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A New Justice


President Barack Obama should nominate a Supreme Court justice who is as liberal as Chief Justice John G. Roberts Jr. and Justice Samuel Alito are conservative. It cannot be that Republican presidents can select staunch conservatives with impunity, yet Democratic presidents can choose only moderates.

No one was surprised by Justice John Paul Stevens's announcement that he would step down at the end of this term. He will be 90 years old on April 20, and his resignation has been predicted for months. Nor was there surprise when Republican senators Orrin Hatch of Utah and Mitch McConnell of Kentucky, within hours of Stevens's announcement, cautioned that Obama should not appoint an "activist."

It's hard to believe that these two senators can say as much with a straight face, in light of the performances of Roberts and Alito on the Court. Both justices have been aggressive activists in their own willingness to overrule precedents, to strike down laws, and to rule broadly. They were key votes in five-person majorities to strike down campaign finance laws and gun control ordinances, advancing the conservative ideological agenda in what, by any definition, were highly activist decisions.

At the very least, Obama should nominate someone at least as concerned about individual liberties and equality as Stevens is. Although he was left of center, Stevens was not as liberal as justices William J. Brennan or Thurgood Marshall. For instance, in recent years, Stevens ruled (over dissents by other liberal justices) that execution by lethal injunction is not cruel and unusual punishment and that a state may require photo identification as a prerequisite for voting.

What were some of the hallmarks of Stevens's constitutional jurisprudence? He is a strong advocate for the need for checks and balances, such as in his rulings that Guantanamo detainees have access to federal court via a writ of habeas corpus and that the military commissions created by President George W. Bush violated the law. Stevens believes that there should be a wall separating church and state -- a position strongly opposed by conservatives. He dissented from Rehnquist-era decisions limiting Congress's power to enact civil rights laws and provide for their enforcement against state governments.

Stevens also has been a consistent vote to enforce the Constitution's protections for criminal defendants, often in his dissenting opinions. In 2002, I argued a case before the court on behalf of Leandro Andrade, who had been sentenced to 50 years to life in prison for stealing $153 worth of videotapes from Kmart stores in San Bernardino, Calif. Andrade received the sentence under California's three strikes law, even though he had never committed a violent or serious crime. I lost in a 5-4 ruling, with Stevens writing for the dissent and explaining that no one in American history had ever received a life sentence for shoplifting until California's draconian law.

Early in his tenure on the Supreme Court, Stevens voted with the more conservative justices to strike down affirmative action programs. But over the past 20 years, he has been a consistent vote to allow race-conscious measures to advance diversity and remedy past discrimination.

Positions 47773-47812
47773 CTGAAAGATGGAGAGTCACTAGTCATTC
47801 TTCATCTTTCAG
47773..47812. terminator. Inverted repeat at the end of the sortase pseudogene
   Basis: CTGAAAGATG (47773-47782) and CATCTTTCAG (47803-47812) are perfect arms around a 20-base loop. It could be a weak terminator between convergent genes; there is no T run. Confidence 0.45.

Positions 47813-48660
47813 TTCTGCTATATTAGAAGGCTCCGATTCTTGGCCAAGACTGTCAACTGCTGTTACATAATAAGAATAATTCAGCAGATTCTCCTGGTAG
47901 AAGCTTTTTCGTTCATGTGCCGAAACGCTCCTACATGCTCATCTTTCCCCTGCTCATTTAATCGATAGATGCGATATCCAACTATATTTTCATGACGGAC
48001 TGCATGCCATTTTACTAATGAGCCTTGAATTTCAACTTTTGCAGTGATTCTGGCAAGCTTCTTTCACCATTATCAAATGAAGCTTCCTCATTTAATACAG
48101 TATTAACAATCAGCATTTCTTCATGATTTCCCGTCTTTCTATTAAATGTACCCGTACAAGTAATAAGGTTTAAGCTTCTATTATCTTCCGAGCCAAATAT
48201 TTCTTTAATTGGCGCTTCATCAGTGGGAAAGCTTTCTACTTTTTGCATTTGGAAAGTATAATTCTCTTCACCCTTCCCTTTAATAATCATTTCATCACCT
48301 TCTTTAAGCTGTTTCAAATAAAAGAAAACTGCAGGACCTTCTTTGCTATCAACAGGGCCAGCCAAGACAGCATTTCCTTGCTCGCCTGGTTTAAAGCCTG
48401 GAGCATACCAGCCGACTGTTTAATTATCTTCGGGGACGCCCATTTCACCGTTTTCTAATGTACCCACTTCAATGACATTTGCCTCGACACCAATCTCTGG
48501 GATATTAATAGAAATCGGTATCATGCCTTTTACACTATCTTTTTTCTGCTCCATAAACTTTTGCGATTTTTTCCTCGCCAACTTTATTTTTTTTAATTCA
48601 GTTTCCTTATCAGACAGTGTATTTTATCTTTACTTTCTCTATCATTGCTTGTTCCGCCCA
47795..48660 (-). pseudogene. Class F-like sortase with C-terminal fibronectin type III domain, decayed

What unites all of these areas is a profound belief that ultimately the Constitution is based on respect for the dignity of each person. This, of course, was true in Stevens's votes concerning sexual orientation and the law. He was in dissent in Bowers v. Hardwick, when the court held in 1986 that a state could criminally punish private, consensual, adult homosexual activity. And he, of course, was with the majority in 2003 when Lawrence v. Texas at long last overruled Bowers.

In 1996, Stevens was also with the majority in Romer v. Evans in finding unconstitutional a Colorado initiative that repealed all laws in the state protecting gays and lesbians from discrimination. I have no doubt that he would have held that gays and lesbians have a constitutional right to marriage equality.

It is imperative that Obama appoint a new justice with these same values.

There is intense speculation as to who will be chosen. My prediction is that Obama is likely to choose someone who is or has been a governor or senator. Every justice on the current court was a federal court of appeals judge prior to becoming a justice. When the court decided Brown v. Board of Education in 1954, not one of the justices had been a federal court of appeals judge.

Selecting someone like Michigan governor Jennifer Granholm or Secretary of Homeland Security and former Arizona governor Janet Napolitano would add much-needed real-world experience to the high court. Such an individual is unlikely to have the paper trail, the prior decisions, and the law review articles to be dissected during the confirmation fight. There, of course, would be campaign statements and conduct in office to examine, but it would be a very different confirmation process from recent nominee battles before Congress.

Obama needs to remember two things in picking a new justice. First, this likely will be among his longest-lasting legacies as president. Stevens was nominated by President Gerald Ford in 1975 and spent more than 34 years on the Supreme Court. If Obama's nominee serves that long, he or she will be on the court until 2045. Supreme Court nominations are worth fighting for.

Second, there are 59 Democratic senators. Filibusters of Supreme Court nominees are almost unheard of. The Democrats had 48 votes against Clarence Thomas in 1991 and 42 votes against Samuel Alito in 2006, but they did not filibuster. It is a virtual certainty that Obama can have his pick confirmed. The new justice should be someone who can be the next Earl Warren or William Brennan -- or John Paul Stevens.

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